It was distant, and in very dull light, but did look nicely slight - especially compared with the two clear carbo's to the right...

The bird on the left - check out the head and bill.
Sadly the shot that shows the size comparison best came out rubbish. Still, here it is...

A small and a big out-of-focus cormorant!
But what about the crucial gular pouch angle? Well to be honest I think it was a tiny bit too far away to be sure, but this photo may just about show it...

Looks okish to me. Not a huge angle - but seems to be big enough maybe?

I have this weekend off work, although I won't be around for most of tomorrow.  Hopefully some time out on Sunday will show an improvement in the birding situation...

Wednesday, 9 January 2013

At Least The Sun Is Out!

Well it wasn't as cold as I was hoping this morning, with 8c on the garden thermometer.  The wind has shifted though, with a light but chilly northerly wind. Because of this I thought I'd give the sea an hour...

The highlight of the sea watch was without doubt a dog walker.  This dog walker had a whistle, and the pitch of the whistle was bang on for Common Sandpiper. The first time I heard this whistle he even blew it to the rhythm of a Common Sandpiper call!  It sounded so good that I actually started scanning the edge of the beach and just offshore.  But then he blew the whistle again.

The lowlight of the sea watch was without doubt another dog walker.  She had five dogs, and they were all out of control!  She spent her whole 'relaxing' dog walk screaming, shouting and whistling at her dogs - which weren't taking a blind bit of notice. I actually found her incredibly irritating! Oh dear - I'm sounding like my Dad.

All the birds I saw during this sea watch in excitment terms came in somewhere between these two episodes.  I noted just eight Red-throated Diver (two of them sat on the sea), two Common Scoter (east), eight Shelduck and four Curlew.

Lots of birds on the Estuary, with the wintering Bar-tailed Godwit being the best.  Opposite Axmouth FC a Green Sandpiper improved my year list by one. Wooooo! There was nothing of note at Lower Bruckland Ponds, except for a vocal Cetti's Warbler. My fifth this year on patch - which is absolutely tremendous news!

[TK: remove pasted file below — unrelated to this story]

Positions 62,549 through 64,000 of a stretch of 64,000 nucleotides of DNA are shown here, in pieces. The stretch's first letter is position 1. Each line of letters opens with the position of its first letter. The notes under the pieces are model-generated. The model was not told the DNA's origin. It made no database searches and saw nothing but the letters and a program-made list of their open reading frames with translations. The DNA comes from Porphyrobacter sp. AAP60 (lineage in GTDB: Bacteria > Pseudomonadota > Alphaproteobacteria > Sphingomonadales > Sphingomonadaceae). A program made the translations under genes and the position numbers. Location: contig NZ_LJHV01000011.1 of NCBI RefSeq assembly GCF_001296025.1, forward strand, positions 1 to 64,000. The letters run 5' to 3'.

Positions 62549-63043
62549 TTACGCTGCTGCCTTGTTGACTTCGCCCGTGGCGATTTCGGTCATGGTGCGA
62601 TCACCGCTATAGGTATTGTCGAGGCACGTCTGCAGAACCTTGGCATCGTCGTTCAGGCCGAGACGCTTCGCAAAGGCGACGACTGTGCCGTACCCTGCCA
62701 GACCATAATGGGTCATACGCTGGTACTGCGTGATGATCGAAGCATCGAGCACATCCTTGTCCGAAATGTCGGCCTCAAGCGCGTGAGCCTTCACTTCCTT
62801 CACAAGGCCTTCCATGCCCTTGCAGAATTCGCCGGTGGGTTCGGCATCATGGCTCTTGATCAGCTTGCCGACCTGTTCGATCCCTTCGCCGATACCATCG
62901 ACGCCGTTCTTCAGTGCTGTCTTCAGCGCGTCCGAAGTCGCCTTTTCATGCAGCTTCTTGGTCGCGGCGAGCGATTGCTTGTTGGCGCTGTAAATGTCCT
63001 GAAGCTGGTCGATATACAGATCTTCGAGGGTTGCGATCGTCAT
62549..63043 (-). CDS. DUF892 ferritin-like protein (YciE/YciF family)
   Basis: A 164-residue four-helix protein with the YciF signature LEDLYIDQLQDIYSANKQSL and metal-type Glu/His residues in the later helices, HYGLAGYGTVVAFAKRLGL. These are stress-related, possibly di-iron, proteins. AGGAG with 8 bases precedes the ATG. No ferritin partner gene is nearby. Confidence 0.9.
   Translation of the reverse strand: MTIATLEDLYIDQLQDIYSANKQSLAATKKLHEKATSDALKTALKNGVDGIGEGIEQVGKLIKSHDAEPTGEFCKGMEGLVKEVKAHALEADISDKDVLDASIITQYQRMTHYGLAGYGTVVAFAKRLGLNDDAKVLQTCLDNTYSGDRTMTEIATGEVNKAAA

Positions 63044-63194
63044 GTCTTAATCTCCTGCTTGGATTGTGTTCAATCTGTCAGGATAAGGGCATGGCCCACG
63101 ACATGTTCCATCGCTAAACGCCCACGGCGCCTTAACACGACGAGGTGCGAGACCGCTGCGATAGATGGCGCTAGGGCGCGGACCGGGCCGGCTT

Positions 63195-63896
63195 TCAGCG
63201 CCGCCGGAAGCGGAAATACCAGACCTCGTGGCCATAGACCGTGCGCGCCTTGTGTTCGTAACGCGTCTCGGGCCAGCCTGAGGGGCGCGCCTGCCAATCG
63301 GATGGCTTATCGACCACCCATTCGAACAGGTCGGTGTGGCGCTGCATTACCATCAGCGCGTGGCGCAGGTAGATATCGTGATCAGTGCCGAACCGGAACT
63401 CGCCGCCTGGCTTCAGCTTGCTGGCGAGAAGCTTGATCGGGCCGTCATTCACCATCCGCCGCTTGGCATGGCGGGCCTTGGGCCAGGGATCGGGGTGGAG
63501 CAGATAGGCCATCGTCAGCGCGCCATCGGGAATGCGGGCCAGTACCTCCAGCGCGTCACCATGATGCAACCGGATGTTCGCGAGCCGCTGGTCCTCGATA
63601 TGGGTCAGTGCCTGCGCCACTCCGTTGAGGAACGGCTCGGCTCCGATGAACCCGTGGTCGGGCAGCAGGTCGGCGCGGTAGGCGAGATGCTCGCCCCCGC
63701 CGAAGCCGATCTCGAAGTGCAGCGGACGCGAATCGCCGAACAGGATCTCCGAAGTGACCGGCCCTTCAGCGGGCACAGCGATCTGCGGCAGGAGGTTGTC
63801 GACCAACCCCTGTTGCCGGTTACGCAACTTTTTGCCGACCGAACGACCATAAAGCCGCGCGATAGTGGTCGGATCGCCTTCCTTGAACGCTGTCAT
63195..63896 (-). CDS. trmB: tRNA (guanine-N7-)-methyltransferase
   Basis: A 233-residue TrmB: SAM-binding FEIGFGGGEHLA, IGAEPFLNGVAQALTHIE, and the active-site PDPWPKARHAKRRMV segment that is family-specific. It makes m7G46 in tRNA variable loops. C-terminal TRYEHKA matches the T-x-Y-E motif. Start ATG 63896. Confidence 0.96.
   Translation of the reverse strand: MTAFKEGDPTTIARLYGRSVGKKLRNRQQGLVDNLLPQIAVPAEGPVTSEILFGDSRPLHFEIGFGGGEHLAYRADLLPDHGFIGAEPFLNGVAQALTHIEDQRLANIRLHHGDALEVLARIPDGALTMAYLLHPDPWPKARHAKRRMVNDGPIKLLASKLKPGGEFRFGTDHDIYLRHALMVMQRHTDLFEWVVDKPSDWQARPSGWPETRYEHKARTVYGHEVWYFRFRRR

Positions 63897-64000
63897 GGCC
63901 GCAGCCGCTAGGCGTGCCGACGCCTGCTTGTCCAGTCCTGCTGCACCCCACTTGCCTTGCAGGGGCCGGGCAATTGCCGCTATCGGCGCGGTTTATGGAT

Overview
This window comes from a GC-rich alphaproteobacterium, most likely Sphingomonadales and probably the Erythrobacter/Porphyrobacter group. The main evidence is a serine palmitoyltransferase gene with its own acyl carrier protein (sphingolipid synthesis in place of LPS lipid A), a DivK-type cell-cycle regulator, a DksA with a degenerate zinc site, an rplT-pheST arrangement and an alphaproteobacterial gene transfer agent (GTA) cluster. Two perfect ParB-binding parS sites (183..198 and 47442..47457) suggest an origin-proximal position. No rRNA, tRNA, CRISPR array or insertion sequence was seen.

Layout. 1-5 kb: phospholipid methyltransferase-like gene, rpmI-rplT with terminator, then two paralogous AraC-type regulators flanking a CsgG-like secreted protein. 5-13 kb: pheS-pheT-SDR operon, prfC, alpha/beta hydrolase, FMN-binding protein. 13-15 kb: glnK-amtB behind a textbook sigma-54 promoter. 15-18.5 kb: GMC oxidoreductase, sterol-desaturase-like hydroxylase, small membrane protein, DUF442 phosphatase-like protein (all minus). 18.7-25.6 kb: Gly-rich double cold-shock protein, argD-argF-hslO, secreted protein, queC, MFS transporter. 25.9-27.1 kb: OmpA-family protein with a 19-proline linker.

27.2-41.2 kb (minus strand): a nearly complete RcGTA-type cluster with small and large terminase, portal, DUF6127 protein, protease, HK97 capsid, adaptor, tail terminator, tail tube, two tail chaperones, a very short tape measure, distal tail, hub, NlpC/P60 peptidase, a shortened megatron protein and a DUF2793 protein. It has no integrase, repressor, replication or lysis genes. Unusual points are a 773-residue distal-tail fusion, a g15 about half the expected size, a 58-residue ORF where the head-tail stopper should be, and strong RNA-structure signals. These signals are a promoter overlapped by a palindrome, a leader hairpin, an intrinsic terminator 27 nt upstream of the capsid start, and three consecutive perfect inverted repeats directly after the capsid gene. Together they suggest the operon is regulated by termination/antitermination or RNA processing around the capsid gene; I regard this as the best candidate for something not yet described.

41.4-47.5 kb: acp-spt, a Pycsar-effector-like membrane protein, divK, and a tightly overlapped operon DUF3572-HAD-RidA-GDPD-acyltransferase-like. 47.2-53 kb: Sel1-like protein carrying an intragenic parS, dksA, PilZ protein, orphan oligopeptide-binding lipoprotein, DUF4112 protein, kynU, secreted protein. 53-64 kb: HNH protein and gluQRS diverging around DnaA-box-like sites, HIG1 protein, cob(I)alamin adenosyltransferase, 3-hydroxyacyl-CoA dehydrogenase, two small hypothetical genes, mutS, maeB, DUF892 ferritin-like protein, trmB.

I then spent a good forty minutes by Bindon Barns - my life there are stacks of birds up here.  Didn't seem to be quite as many thrushes today (only c500), but over 200 Skylark, 100 Chaffinch, 30 Meadow Pipit and ten Yellowhammer. I am going to keep checking on this field - the potential for something scarce/rare/a year tick has to be pretty good.

To complete my day's birding I went to Seaton Marshes. Twice. And didn't see any Redpolls. Again.

Tuesday, 8 January 2013

A Dull Few Days

The post title summarises both the weather and the birding.

Except for standard fare, I've had no year ticks worthy of mention within the last couple of days. I really hope the forecasted cold weather happens - and that it does something!

This has to be the poorest winter for wildfowl that I've ever experienced on the Axe. I've seen no Shoveler anywhere, and Wigeon and Teal numbers seem to be very low. I would expect at the very least to be seeing about 800 Wigeon now, I can't say I've seen even half that number. Oh well, I guess it will make finding an American Wigeon or Green-winged Teal that bit easier! :-)

I keep dipping these two bloody Redpolls too, at Seaton Marshes. A visit here yesterday gave me nothing better than these Snipe sat out chilling on the Estuary mud... 

Why don't Jack Snipes ever do this?
I found a lovely muddy field yesterday near Bindon Barns which was just packed with birds.  Easily 700 thrushes, 100 Chaffinches, and plenty of Pied Wagtails, Skylarks and Meadow Pipits.  When the weather does brighten up, I'm definitely going back here - there's got to be at the very least a Brambling amongst them.

I spent quite a bit of time with the gulls yesterday too, but just have two (non-ringed) Med Gulls to show for it, a first-winter and an adult. Both 'new' birds for me.

I did promise more blog posts this year - I didn't say they were going to be interesting ones though...

Saturday, 5 January 2013

Some Snipe Action

Got a few more patch year ticks today, although most of them were 'expected' species...

Excellent!
Bird of the day goes to Jack Snipe.  I met Gav at 8am at Colyford Common, and we soon had seen two of these lovely little birds. Along with several Snipe, two Cetti's Warblers (there's at least four on the Axe wetlands, the most we've had since the cold weather in 2010) and a Kingfisher (a real one!).

A quick sea watch showed very little (just a few Kittiwake, Razorbill and Guillemots), and then I dipped a Firecrest. Bums.

After breakfast, Jess and I decided to take our 'New Year health kick' up another level by going for a five mile walk. Basically we walked to Colyton and back, which gave me Treecreeper, Nuthatch, Siskin and excellent numbers of thrushes - including a flock of over 200 Redwing near Holyford Woods. There were also lots of birds around Colyford WTW, where we bumped into Phil (wherever there's birds there's Phil!). Sadly neither he or I could see anything different.

On our return home, I tried for Bun's Redpolls at Seaton Marshes - but that proved to be dip number two of the day. Ho Hum.

Tonight, we've been busy taking down all the Christmas decorations - including the Christmas Tree. Now I know why my old man always insisted we had an artificial one...

Jess is still hoovering!

Friday, 4 January 2013

The Human Hoover